Why Boehner Can Thumb His Nose at the Right


Speaker of the House John Boehner (R-OH) pumps his fist after leaving a meeting of House Republicans at the U.S. Capitol October 16, 2013.
National Journal
Tim Alberta Billy House
Dec. 12, 2013, 6:53 a.m.

Tea-party con­ser­vat­ives are call­ing for John Boehner’s head, and some lead­ing Re­pub­lic­an com­ment­at­ors are already writ­ing his polit­ic­al ob­it­u­ary.

Ain’t gonna hap­pen.

Boehner thumbed his nose at the right-wing­ers this week, and there’s pretty much noth­ing they can do about it.

The real­ity is this: Paul Ry­an, not Boehner, will take the brunt of the tea-party and talk-ra­dio rage over the budget deal. And even if some Re­pub­lic­ans in the House wanted to dump Boehner from the speak­er­ship, they couldn’t.

Boehner pushed back against the Right on Wed­nes­day, call­ing op­pos­i­tion to the budget agree­ment from con­ser­vat­ive ad­vocacy groups “ri­dicu­lous.” Those same groups are in­censed over Re­pub­lic­an Study Com­mit­tee Chair­man Steve Scal­ise’s de­cision to fire the group’s ex­ec­ut­ive dir­ect­or, Paul Tell­er, a pil­lar of Wash­ing­ton’s con­ser­vat­ive com­munity.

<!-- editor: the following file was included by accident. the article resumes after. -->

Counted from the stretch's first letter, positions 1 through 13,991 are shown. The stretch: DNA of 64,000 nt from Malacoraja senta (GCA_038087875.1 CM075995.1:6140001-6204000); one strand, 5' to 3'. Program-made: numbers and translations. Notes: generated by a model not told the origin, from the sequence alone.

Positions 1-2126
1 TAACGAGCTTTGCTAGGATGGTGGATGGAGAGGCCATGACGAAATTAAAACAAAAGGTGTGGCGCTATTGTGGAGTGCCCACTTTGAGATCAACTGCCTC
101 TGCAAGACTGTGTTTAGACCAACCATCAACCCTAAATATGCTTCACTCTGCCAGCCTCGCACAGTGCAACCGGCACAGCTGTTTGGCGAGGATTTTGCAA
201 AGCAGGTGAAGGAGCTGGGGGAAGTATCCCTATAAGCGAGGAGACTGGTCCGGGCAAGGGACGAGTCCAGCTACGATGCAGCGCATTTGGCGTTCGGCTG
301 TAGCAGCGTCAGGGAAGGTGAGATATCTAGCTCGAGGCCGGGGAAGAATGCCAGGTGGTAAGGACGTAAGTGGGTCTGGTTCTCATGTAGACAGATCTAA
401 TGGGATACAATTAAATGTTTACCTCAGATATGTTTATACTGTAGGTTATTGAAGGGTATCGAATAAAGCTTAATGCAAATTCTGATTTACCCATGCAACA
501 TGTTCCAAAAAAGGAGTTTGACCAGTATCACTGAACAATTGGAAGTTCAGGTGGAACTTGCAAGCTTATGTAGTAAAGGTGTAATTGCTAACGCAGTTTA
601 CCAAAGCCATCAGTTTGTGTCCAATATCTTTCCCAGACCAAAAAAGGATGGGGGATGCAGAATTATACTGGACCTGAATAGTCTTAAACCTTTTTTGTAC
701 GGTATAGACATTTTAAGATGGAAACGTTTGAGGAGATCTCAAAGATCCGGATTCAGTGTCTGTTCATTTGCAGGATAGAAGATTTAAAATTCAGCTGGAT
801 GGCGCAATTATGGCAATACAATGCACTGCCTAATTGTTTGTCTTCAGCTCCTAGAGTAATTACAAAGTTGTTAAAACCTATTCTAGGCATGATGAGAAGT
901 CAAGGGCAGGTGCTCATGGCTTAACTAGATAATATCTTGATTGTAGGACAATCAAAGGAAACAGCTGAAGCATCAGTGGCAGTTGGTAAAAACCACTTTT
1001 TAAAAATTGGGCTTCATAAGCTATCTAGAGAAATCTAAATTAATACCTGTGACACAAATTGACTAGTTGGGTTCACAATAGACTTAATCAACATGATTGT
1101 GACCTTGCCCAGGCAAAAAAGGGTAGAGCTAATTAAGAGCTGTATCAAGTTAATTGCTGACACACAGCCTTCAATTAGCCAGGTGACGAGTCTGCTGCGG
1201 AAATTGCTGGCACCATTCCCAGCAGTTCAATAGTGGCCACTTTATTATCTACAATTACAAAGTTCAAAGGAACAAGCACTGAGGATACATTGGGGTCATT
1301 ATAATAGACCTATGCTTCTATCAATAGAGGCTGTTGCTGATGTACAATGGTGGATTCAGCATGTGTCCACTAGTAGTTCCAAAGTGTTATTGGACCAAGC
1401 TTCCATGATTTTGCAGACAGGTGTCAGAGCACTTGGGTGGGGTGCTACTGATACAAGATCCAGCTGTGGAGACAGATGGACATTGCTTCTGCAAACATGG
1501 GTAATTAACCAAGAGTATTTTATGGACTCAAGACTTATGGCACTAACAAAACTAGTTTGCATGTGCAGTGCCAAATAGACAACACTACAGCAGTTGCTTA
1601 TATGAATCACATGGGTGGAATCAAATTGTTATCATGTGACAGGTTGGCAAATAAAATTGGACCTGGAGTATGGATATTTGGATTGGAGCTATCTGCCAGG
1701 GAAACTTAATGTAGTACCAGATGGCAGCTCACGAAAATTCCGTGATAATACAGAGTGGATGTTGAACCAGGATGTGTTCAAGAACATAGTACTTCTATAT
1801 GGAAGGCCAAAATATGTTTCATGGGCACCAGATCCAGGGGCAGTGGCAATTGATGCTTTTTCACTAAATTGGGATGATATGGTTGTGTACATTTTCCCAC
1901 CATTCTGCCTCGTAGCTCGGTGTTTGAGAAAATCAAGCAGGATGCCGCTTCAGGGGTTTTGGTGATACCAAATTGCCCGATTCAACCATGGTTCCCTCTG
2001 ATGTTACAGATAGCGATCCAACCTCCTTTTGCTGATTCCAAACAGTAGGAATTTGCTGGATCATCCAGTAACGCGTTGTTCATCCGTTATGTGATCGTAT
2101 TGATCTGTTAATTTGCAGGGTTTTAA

But simply put, there’s really noth­ing that con­ser­vat­ives — in­side or out­side of the Cap­it­ol — can do about it. The only House con­ser­vat­ives suf­fi­ciently gal­van­ized by Boehner’s re­marks and Tell­er’s fir­ing to re­volt against the speak­er are largely the same group who tried, and failed, to oust him back in Janu­ary.

Boehner’s open de­fi­ance of con­ser­vat­ive groups seek­ing to un­der­mine the budget deal is not the hall­mark of a speak­er pre­par­ing to sur­render his gavel. Rather, it’s the sign of a lead­er whose grip on his con­fer­ence has nev­er been firmer, and whose power is con­sol­id­ated.

Boehner did not back down on Thursday when asked about his cri­ti­cism of the out­side groups. “They have lost all cred­ib­il­ity,” Boehner said, not­ing that earli­er this week they op­posed the budget deal be­fore it was un­veiled.